“More onerous background investigations could also be keeping potential candidates away, officials told the IG (Inspector General),” reported Nextgov. “FBI employees must be U.S. citizens and are barred from having used marijuana in the last three years or any other illegal drug in the past 10 years.”
The shortage is nationwide, even worldwide, with one report saying there will be a undersupply of 1.5 million cybersecurity professionals by 2020.
A cybersecurity expert says there is confusion over hiring, saying some companies post entry-level jobs with tough requirements.
“Having looked at jobs relatively recently, it was not uncommon to see entry-level jobs posted that wanted a certification that requires five years experience in the field in order to get,” said Brandon Workentin of EnergySec.
Workentin suggested that companies try a different tack.
“The best way to deal with it is to understand that you can find people who may not have all the technical skills you want, but that are dedicated, curious people who want to learn,” he said. “If they have that work ethic and desire to learn, they can quickly get up-to-speed on the technical areas they’re missing.”
“Yes, some of them may end up leaving and going to other companies,” Workentin said. “But your organization will become known as a place where employees can come in, get support, and grow in their skills, and that will pay dividends in the long run.”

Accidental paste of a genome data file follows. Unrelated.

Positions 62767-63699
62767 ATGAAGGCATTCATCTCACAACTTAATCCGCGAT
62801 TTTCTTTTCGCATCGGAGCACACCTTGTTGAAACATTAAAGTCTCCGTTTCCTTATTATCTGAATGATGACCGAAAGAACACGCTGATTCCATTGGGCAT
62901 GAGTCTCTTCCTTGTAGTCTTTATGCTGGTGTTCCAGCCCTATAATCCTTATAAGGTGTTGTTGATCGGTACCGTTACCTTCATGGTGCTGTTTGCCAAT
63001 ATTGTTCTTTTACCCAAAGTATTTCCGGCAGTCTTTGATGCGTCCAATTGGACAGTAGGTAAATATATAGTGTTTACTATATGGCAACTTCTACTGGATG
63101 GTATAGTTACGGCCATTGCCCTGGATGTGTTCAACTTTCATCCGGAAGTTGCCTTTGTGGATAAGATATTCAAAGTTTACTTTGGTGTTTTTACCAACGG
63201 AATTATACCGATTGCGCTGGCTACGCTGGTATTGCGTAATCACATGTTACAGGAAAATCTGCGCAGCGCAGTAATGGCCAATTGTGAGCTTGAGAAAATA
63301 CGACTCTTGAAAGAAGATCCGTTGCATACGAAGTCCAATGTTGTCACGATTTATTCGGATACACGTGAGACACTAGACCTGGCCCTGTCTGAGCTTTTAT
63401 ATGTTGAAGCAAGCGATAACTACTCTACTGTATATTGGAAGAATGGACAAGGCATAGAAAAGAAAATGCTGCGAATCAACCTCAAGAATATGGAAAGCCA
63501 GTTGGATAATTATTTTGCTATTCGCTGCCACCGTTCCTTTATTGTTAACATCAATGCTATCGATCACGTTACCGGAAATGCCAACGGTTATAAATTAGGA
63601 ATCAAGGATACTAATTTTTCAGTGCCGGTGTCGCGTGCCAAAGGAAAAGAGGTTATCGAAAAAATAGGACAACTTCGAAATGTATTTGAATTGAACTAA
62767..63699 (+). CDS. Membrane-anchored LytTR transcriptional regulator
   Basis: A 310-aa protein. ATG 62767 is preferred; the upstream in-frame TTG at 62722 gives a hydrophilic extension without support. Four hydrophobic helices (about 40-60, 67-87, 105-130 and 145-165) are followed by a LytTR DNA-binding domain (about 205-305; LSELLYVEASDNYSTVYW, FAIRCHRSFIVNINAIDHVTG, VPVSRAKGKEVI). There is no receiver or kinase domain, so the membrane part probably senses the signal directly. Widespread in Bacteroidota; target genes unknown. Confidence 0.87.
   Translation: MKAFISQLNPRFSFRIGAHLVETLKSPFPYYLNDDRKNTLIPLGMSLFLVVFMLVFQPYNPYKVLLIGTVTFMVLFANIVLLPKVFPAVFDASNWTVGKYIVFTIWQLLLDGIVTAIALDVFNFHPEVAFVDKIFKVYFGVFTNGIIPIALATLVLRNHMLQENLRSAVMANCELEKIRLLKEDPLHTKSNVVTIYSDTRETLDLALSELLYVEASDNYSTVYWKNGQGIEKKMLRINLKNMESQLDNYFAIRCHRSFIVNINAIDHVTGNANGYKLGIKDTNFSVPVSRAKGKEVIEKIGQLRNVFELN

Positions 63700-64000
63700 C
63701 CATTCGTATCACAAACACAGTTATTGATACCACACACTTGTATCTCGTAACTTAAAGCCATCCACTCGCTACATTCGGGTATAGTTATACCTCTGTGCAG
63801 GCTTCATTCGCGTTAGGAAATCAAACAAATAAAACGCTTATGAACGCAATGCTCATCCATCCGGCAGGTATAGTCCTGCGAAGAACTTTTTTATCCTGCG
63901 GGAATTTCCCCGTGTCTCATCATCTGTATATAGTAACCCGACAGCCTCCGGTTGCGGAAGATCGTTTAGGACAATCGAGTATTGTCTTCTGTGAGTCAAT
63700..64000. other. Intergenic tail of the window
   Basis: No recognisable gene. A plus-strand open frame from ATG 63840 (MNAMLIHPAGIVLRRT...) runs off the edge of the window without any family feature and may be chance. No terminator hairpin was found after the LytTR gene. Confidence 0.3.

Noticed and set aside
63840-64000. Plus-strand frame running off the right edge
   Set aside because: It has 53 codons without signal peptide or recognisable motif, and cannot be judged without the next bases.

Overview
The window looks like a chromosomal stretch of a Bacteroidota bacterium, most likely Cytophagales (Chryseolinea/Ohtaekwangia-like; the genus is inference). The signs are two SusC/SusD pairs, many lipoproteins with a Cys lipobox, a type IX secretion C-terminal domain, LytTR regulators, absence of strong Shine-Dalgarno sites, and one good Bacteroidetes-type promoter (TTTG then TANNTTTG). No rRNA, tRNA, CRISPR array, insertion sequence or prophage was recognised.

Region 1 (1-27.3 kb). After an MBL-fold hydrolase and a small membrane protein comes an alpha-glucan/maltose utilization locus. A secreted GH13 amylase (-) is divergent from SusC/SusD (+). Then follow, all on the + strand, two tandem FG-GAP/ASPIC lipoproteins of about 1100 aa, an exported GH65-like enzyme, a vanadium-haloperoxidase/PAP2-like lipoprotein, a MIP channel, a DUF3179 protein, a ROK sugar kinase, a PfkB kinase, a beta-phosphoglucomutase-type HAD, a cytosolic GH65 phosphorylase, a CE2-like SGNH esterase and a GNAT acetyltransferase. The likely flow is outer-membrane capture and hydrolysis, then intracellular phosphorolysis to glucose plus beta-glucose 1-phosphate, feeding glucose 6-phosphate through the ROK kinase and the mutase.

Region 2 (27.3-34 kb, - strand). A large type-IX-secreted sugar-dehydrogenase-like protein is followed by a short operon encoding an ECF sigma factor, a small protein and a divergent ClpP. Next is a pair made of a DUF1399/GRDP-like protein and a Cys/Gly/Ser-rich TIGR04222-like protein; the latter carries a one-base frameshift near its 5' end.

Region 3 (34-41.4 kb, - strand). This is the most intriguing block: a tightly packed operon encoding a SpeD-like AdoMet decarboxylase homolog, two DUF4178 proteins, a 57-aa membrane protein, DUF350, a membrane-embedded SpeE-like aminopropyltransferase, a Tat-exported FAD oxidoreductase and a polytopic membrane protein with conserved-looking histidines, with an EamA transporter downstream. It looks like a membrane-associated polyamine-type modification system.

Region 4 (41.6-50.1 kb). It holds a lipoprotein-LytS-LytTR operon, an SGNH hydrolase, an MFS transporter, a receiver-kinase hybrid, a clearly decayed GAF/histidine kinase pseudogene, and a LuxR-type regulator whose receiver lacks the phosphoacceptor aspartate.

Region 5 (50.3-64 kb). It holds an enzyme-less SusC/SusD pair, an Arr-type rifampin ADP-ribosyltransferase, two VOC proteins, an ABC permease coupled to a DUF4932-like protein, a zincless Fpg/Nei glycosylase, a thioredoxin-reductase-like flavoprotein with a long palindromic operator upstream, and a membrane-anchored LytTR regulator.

Other cybersecurity experts agree.
“What if you train them and they leave? What if you don’t and they stay?” said Patrick C. Miller of Archer Security Group. “The good thing about training, whether they leave or not, is that it elevates the overall knowledge base for the sector/industry/agency.”
“This has the effect of raising the bar everywhere,” he added. “A rising tide lifts all boats.”
There are multiple ideas on the table for resolving the government cybersecurity professional deficit, from making hiring easier, to paying cybersecurity employees higher salaries, to offering job benefits like those in the private sector—like flexible work hours and gyms on-site.
“The FBI has said it will encourage increased mobility between the public and private sector, refocus a student loan repayment program for targeted positions and establish high school recruiting programs,” reported Nextgov.
Other ideas: more cybersecurity education in schools, fast-track hiring, better security training for all government employees, increasing interactions between the government and schools, and even a better marketing campaign for Uncle Sam.
“Folks know, obviously, how easy it is to run for the money in the private sector,” said Trevor Rudolph, head of the cybersecurity unit of the Office of Management and Budget, in a Nextgov article, “But I think we actually have a brand that is quite appealing here in the federal government that we can sell interested candidates on.”
The new year
Once the potentially bad news comes in on December 31, tallied in black and white, the government will have to decide which of these solutions—or others—to put into action.
Uncle Sam may be ready.
“This has been a long-neglected area where… we’ve got to focus on some new, innovative ideas on how to recruit and retain in this space,” said Rudolph in the Nextgov article.